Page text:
Like Samuels, Kim feels that the definition of good corporate citizens is all about local engagement. His model, or models, are the small business in Queens, which re-circulate money back into the local ecosystem. He’d like to see the state follow North Dakota’s lead, and place caps on chain store growth, and stop funding expensive economic development programs. In 2015, the state gave away $8.25 billion, as much as the next three states combined.
“We need to make it unprofitable for companies to get too big,” he says.
The changing nature of cities and large companies has a lot to do with the faceless nature of tech, according to Mark Muro, a senior fellow and director of the Brookings Institution’s Metropolitan Policy Program. “Manufacturing and consumers goods companies needed local supply chains and talent, but today’s tech giant is much more itinerant,” he explains.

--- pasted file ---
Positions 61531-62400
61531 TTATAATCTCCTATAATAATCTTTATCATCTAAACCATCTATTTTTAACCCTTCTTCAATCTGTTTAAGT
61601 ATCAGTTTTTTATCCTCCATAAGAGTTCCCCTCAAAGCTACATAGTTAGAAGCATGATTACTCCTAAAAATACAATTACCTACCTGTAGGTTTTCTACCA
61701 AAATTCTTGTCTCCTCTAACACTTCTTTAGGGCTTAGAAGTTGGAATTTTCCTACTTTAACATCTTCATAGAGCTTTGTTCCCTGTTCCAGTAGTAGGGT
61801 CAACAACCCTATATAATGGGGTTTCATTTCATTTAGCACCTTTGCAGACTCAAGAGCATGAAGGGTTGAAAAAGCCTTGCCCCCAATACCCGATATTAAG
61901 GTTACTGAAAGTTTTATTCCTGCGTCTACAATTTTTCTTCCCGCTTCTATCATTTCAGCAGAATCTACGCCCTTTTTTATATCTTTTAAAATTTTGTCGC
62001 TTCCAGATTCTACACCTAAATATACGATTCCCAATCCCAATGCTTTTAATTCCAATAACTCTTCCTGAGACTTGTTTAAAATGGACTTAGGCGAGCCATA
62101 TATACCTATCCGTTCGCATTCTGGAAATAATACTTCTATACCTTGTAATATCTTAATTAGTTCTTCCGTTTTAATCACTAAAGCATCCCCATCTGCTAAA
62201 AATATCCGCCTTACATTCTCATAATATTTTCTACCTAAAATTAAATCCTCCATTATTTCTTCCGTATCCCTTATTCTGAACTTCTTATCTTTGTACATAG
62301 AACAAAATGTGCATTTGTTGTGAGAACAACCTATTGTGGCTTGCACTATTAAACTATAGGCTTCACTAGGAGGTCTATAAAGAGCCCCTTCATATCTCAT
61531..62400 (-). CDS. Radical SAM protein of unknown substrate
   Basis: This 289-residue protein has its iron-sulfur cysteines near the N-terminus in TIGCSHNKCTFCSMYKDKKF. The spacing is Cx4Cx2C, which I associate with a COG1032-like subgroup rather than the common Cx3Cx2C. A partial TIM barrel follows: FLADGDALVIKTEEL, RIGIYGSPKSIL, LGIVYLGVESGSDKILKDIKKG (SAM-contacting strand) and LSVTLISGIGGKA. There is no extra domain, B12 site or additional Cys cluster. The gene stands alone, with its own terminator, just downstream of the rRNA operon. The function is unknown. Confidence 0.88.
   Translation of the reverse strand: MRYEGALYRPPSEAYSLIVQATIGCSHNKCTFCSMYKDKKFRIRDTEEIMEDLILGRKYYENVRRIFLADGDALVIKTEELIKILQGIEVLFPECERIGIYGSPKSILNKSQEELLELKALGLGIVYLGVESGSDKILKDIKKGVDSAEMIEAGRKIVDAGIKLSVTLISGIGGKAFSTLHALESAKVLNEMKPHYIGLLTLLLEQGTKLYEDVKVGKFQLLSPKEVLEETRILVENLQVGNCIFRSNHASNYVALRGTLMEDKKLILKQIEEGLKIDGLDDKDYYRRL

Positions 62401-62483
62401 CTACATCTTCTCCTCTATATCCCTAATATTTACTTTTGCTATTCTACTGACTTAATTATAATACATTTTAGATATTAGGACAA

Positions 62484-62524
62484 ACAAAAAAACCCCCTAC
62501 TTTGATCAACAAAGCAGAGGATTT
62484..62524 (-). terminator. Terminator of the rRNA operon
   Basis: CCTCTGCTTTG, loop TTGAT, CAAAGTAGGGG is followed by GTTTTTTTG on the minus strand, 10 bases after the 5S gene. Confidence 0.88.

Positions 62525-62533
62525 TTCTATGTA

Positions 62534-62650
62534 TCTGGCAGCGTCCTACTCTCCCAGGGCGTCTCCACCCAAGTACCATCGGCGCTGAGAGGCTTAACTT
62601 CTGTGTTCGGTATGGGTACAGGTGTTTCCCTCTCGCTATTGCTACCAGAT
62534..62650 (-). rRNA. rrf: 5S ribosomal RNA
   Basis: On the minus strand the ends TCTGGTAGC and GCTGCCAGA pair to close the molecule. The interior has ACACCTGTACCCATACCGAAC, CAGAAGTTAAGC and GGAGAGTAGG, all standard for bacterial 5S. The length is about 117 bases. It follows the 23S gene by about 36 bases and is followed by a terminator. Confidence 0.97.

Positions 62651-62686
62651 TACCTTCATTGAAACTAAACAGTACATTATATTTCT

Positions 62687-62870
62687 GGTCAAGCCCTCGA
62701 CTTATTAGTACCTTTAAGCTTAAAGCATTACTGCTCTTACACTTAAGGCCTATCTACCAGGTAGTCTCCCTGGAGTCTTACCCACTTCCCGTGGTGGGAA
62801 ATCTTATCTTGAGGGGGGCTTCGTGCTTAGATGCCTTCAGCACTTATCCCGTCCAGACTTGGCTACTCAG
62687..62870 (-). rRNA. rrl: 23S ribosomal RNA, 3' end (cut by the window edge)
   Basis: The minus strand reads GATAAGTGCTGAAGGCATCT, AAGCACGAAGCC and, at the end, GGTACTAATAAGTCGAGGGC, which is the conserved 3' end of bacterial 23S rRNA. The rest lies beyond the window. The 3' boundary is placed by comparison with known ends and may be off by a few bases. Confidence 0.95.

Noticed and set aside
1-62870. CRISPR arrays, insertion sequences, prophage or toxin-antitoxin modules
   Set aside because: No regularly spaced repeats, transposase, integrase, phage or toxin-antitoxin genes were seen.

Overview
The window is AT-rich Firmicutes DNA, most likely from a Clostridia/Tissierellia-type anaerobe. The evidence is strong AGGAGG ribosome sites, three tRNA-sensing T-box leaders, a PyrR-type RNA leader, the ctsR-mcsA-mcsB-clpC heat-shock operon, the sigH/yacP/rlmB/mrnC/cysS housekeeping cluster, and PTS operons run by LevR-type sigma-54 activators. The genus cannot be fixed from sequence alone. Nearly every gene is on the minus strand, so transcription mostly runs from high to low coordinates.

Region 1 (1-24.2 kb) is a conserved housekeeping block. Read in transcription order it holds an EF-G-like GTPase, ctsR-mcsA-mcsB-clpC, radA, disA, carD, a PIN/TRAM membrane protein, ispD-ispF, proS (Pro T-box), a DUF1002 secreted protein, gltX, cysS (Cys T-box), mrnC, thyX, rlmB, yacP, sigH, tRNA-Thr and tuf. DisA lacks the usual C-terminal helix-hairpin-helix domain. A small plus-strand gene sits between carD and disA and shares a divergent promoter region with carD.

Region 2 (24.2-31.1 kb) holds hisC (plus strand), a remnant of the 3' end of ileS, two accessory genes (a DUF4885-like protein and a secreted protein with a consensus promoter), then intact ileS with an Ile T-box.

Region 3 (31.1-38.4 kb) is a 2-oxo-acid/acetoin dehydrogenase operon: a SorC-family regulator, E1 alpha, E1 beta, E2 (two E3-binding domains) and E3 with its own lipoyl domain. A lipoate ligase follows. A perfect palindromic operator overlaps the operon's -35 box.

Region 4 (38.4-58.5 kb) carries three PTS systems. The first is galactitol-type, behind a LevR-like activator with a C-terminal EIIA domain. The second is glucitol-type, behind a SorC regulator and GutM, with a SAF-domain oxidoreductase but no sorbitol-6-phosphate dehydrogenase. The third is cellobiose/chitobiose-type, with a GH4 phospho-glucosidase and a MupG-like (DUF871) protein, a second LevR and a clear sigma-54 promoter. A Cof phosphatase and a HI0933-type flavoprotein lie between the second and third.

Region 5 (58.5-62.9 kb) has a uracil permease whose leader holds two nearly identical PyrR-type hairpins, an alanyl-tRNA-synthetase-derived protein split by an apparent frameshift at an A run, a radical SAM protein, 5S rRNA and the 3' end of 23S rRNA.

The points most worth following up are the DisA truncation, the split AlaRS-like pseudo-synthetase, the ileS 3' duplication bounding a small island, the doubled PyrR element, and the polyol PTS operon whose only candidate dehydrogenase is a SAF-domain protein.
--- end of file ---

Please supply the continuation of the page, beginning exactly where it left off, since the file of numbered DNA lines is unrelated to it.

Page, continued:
“Companies in the past depended on fixed infrastructure, and had to play nice with local leaders,” he says. “The tech companies have one imperative; clusters of people and talent. It’s about technological and high-end managerial talent, and Amazon just went to two of the world’s biggest, densest pools.”
Kim isn’t swayed by arguments that Amazon will try to fit in. “Blindsided” by the announcement of HQ2, he suggests that both the city and state administrations and Amazon should be sued to break the NDA and allow local leaders to fully digest and understand the terms of the agreement.